Influenza surveillance mechanisms in Mexico were adequate during the fast-spreading H1N1 outbreak in 2009, yet Mexico did not have the infrastructure to quickly identify the emergence of this novel strain, according to an Arizona State University (ASU) epidemiologist.
Carlos Castillo-Chavez, director of ASU's Mathematical, Computational and Modeling Sciences Center in the College of Liberal Arts and Sciences, took a close look at factors impacting the influenza dynamics within Mexico during a presentation Feb. 21 at the annual meeting of the American Association for the Advancement of Science. Castillo-Chavez's presentation, "Life in the Fast Lane: H1N1 Pandemic Dynamics in Mexico's Central Influenza Corridor," was part of a session of how mathematics is used for investigating biological hierarchies.
"Mexico public health officials took immediate and massive social-distancing measures during the initial outbreak that were effective, but only over a short-time scale," says Castillo-Chavez. "But the second wave hit Mexico and the rate of infections exceeded those over the months of April through June 2009. The combination of large movements of people in Mexico's central influenza corridor and past strict social-distancing measures seemed to have had a dramatic effect on the ongoing influenza dynamics within Mexico. Fortunately, disease severity has not been as devastating as in past pandemics."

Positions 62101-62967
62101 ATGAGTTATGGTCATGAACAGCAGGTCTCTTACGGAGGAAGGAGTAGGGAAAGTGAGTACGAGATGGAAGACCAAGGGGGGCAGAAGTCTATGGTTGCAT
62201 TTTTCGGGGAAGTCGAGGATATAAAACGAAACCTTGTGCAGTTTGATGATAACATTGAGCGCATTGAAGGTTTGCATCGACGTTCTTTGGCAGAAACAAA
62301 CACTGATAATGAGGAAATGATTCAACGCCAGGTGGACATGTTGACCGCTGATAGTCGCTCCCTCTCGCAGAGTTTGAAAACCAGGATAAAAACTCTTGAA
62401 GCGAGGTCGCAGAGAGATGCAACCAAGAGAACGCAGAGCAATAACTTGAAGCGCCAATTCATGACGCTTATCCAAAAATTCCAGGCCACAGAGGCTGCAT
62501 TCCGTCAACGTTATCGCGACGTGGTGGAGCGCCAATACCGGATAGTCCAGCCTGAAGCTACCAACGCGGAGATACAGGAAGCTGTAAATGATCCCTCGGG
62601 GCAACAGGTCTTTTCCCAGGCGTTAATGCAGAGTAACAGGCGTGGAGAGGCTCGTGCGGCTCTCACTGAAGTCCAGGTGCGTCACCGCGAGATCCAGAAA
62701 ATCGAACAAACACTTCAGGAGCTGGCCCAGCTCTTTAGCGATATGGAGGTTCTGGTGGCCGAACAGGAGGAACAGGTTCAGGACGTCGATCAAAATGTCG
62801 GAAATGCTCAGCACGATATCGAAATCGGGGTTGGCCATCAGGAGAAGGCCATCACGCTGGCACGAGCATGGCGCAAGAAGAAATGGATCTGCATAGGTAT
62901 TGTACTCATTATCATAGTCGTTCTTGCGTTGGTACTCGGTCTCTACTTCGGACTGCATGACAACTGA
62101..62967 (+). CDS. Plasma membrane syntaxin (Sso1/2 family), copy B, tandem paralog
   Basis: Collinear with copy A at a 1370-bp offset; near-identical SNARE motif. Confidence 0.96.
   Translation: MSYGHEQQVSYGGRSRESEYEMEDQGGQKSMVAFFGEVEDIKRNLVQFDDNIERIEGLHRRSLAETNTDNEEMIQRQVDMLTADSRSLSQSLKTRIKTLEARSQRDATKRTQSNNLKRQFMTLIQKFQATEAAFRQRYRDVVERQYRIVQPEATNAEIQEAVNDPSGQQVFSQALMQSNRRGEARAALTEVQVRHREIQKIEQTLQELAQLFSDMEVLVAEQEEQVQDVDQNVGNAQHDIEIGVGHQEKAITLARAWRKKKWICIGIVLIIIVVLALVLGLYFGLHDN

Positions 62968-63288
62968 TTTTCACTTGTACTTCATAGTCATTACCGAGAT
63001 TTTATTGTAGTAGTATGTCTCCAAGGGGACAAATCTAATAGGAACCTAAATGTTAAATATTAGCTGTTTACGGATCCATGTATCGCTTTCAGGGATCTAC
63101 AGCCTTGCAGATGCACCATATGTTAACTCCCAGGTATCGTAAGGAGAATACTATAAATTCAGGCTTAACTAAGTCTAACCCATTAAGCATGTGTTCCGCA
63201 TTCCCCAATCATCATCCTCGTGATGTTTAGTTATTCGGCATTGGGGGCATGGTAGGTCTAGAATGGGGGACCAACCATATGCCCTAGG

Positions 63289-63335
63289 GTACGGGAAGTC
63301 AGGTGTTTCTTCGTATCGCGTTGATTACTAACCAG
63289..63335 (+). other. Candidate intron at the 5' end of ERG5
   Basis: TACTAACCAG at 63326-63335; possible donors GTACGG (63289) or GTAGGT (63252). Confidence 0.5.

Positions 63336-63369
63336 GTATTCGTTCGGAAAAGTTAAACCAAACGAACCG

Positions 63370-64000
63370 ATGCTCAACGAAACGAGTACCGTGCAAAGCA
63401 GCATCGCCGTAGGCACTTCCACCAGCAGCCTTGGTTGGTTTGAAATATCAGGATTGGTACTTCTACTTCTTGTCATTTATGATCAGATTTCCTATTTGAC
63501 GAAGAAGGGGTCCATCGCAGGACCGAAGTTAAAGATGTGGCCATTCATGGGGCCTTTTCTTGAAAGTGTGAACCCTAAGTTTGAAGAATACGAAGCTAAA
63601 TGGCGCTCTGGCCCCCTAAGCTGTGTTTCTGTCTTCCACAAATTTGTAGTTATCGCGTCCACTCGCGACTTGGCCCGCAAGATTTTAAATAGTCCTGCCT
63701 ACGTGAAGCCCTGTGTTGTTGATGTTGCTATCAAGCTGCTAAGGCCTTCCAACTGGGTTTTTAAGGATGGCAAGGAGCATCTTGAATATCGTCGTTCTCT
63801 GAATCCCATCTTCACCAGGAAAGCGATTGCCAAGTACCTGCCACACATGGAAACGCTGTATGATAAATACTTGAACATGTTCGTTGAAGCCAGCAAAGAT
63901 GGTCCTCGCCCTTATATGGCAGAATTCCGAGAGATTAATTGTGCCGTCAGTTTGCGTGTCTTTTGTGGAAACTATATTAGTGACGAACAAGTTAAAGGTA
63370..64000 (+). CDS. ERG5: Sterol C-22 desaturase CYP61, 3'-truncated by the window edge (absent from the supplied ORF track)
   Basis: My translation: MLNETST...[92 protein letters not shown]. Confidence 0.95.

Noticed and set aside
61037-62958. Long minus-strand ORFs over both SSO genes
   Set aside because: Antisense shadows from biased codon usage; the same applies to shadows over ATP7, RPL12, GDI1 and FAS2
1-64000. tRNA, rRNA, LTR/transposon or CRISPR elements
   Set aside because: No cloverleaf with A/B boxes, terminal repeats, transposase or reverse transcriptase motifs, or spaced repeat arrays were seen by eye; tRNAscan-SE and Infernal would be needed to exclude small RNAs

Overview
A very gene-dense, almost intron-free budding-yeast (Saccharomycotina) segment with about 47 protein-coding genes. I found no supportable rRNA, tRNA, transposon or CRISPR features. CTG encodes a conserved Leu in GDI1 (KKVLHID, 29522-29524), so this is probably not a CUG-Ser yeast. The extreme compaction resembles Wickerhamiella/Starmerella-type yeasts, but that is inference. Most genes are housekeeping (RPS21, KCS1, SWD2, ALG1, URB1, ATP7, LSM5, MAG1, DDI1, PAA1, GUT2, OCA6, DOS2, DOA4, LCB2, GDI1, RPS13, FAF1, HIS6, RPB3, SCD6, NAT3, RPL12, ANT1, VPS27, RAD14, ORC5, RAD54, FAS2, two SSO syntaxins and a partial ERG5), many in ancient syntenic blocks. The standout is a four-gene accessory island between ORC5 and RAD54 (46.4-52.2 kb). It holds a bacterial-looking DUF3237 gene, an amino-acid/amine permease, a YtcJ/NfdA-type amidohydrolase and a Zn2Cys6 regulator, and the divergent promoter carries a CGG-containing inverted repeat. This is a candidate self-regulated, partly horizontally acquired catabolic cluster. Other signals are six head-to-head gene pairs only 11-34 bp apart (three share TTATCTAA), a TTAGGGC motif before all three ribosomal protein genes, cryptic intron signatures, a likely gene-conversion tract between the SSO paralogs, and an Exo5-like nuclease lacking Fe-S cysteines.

In his analysis of Mexico's response to the H1N1 virus and the dynamics surrounding the influenza outbreak, Castillo-Chavez will address a number of lingering questions, including whether social-distancing measures (no longer in effect) combined with summer school breaks not only slowed down the first wave but could have resulted in a less manageable second wave.
He also will break down what was learned from Mexico's experience to answer such questions as: Is the lack of advanced diagnostic facilities and uniform surveillance systems, common in poor nations, "good" for the rest of the world? What will be the impact of the limited access that the have-nots (individuals or nations) have to adequate supplies of antiviral drugs and the H1N1 vaccine on the dynamics of H1N1? What are the optimal public health policies for non-wealthy nations?
Castillo-Chavez is a Regents' Professor and the Joaquin Bustoz Jr. Professor of Mathematical Biology in ASU's School of Human Evolution and Social Change. He is an AAAS Fellow and recipient of the 2007 AAAS Mentor Award. His research is carried out at the interface of the mathematical, natural and social sciences and puts emphasis on the role of dynamic social landscapes on disease dispersal; the role of behavior on disease evolution, the role of behavior, environmental and social structures on the dynamics of addiction, the identification of mechanisms that facilitate the spread of diseases across multiple levels of organization.
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